Due to Donald Trump’s unpopularity and Democratic voter enthusiasm, polls leading up to the closely-watched August 7 special election showed a tight race. As with the April victory of Democrat Conor Lamb in a Republican district in Pennsylvania, O’Connor’s win would signal to Democratic voters in other pink and red districts that their votes might actually matter this fall. A win would also make O’Connor the favorite in the fall election, putting the Democrats one seat closer to control of the House of Representatives next year. Control of the House would allow the Democrats to check Trump’s insidious agenda, release Trump’s tax returns to the public, investigate Trump’s pre-election collusion with Russia and other acts of political, personal, and financial corruption, and leak the findings from these investigations to the press, reducing the likelihood that Trump would be re-elected.
The lead swung back and forth on election night, but O’Connor had a big disadvantage—the presence of Green Party candidate Joe Manchik on the ballot. Through much of the evening, it was clear that Manchik could cost O’Connor the race by siphoning just enough left-leaning votes to put Balderson over the top. Manchik, a political novice who had speculated that he might have come from an alien race, expressed no concern over possibly helping elect a Republican, since O’Connor was part of the “corporate-capitalist and corporate owned Democratic-Republican Duopoly Oligarchy Party cabal of evil and greed and wars for oil that is driving our country off the road and deep into the ditch of fascism, oligarchy and plutocracy and onto the path to World War III.”
As it turned out, Balderson won by a few hundred more votes than Manchik received, robbing Manchik of the opportunity to be a spoiler, but the possibility that this purely token candidate would play a pivotal role in electing a right-wing Republican made me wonder, yet again: why would any rational, informed, liberal American vote for a Green Party candidate in a winner-take-all election of any consequence?
Green Party officials have long wheeled out the claim that they present an alternative to the Democratic Party, but how realistic of an “alternative” is a party that has barely ever cracked 10% in a federal race and is as likely to send a candidate to Congress as rope a herd of purple unicorns?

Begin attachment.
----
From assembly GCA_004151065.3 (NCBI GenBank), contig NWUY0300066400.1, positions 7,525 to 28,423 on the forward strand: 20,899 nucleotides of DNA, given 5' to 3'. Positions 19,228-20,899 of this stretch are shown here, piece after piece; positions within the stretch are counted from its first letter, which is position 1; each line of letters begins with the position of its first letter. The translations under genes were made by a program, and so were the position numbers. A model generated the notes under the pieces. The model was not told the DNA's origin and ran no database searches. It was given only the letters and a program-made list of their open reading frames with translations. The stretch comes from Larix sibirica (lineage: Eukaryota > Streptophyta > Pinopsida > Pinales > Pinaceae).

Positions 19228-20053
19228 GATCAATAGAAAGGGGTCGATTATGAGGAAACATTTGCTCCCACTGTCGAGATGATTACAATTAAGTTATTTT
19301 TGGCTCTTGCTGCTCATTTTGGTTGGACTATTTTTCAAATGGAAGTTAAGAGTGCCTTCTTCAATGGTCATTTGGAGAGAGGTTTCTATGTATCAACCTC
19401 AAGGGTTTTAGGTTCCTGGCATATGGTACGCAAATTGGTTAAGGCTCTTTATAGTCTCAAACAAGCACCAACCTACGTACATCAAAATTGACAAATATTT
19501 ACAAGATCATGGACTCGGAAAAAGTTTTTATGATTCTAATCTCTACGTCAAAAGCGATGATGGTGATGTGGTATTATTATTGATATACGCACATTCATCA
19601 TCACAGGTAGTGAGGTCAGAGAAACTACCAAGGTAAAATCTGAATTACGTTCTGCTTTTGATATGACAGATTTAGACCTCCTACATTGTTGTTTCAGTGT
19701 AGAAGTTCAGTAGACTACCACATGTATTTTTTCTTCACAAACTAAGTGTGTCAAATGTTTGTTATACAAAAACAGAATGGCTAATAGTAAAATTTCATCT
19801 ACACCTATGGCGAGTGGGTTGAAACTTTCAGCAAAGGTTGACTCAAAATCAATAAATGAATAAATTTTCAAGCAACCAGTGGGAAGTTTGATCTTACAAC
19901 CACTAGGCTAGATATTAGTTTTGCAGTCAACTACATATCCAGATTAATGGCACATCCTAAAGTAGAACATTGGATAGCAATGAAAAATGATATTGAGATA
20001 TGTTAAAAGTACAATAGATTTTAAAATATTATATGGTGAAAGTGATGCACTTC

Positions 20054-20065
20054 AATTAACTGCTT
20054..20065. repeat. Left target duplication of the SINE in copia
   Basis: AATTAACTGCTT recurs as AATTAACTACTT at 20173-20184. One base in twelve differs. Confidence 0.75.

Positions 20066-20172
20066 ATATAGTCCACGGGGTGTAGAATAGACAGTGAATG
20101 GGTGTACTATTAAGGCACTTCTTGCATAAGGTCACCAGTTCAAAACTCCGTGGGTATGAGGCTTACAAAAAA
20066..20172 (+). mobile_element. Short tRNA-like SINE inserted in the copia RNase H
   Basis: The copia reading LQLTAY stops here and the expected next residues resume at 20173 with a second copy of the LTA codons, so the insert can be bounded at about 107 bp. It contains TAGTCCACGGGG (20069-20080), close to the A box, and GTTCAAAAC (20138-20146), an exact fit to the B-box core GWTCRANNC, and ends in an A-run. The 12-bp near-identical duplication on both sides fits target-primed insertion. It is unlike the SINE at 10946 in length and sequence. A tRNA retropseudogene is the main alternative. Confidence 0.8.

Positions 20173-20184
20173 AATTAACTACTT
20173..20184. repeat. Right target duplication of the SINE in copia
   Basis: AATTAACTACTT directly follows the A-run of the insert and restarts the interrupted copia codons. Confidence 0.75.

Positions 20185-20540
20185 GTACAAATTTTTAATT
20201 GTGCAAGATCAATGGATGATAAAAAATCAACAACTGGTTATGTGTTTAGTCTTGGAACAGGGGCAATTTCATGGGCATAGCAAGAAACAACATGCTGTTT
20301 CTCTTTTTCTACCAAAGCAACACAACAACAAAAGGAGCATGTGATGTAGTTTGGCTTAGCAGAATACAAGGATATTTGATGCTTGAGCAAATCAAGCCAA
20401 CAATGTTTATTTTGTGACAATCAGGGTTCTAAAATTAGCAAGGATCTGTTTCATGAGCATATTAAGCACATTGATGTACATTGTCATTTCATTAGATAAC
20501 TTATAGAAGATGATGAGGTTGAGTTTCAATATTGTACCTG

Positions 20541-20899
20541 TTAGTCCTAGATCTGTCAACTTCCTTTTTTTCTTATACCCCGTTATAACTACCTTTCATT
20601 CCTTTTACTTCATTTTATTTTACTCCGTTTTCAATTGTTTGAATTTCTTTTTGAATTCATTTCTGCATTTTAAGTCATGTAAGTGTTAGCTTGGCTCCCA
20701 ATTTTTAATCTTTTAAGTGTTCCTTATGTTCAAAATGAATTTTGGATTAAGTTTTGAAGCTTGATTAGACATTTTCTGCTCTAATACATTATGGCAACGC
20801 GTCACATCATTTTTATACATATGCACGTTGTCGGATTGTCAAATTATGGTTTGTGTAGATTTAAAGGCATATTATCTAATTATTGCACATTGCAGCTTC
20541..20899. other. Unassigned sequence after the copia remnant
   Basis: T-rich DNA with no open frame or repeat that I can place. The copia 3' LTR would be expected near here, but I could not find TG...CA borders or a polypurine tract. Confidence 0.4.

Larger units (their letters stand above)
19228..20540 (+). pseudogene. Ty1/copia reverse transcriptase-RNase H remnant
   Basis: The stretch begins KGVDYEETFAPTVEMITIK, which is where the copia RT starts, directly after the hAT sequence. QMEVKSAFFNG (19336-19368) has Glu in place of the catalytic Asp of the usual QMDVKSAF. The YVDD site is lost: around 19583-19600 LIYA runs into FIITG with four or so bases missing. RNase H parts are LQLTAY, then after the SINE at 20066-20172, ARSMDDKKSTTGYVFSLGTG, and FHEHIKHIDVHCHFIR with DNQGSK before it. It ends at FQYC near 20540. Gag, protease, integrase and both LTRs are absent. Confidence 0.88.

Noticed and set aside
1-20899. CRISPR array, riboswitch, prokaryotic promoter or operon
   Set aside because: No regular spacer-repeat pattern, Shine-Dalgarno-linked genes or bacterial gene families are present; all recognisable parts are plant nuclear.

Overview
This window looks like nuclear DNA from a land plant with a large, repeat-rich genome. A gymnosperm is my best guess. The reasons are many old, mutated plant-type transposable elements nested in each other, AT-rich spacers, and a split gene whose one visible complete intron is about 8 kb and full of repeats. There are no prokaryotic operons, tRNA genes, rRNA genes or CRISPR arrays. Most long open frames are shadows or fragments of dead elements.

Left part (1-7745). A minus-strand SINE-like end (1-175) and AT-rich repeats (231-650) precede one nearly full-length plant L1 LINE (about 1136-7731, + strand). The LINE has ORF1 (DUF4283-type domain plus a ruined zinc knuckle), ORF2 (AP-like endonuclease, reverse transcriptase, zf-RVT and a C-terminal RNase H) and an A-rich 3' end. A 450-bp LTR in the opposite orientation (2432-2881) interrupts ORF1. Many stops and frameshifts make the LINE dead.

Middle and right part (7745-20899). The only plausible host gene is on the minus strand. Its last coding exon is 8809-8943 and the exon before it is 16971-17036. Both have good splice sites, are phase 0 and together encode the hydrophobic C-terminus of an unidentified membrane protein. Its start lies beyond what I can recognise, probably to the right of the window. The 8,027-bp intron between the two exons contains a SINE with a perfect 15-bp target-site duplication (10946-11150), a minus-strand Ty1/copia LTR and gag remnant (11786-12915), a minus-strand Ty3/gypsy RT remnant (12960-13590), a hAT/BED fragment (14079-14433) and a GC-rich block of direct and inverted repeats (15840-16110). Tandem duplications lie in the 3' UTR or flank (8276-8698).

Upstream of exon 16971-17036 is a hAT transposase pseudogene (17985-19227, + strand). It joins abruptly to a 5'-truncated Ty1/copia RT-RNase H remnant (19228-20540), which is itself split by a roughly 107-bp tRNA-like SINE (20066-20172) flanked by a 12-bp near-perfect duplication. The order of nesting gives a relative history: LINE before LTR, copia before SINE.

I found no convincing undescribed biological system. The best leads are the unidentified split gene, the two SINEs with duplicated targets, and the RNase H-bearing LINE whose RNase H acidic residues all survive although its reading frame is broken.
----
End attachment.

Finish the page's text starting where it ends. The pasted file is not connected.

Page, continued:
Yes, many Democratic office holders’ policy positions aren’t that far left when compared to progressive politicians in other developed countries, but the U.S. is decidedly more conservative than its first world peers. Liberals only make up about one-fourth of American voters; in order to win outside of deep blue districts, Democrats have to appeal to suburban soccer moms, blue-collar Joe Six Packs, and independents.
And despite ideological accommodations to electoral reality, the Democrats are worlds better than Republicans on a long list of issues, including but not limited to access to birth control and the protection of a woman’s right to choose, financial aid and loan forgiveness for college students, access to healthcare, prescription drugs, and prescription drug price control, consumer protection, immigration, environmental issues, drug laws, regulation of Wall Street and other business interests, support for unions, workers’ rights, and worker safety, the minimum wage, investments in infrastructure and social services, progressive taxation/income inequality, LGBT rights, civil rights, voting rights, gun control, net neutrality, campaign finance, support for stem cell research, science, and empiricism, the separation of church and state, protection of Social Security, and a whole host of foreign policy issues stemming from the stark difference between a long-game multilateral approach and an impulsive unilateral approach with little concern for international treaties, norms, or relationships.
Yes, many races are so lopsided that a third-party vote won’t make a difference, but what about close elections? Given that the two major parties are very different at the federal level (see above), why is it that a small number of Americans are willing to empower—knowingly or otherwise—the very same forces they claim to oppose?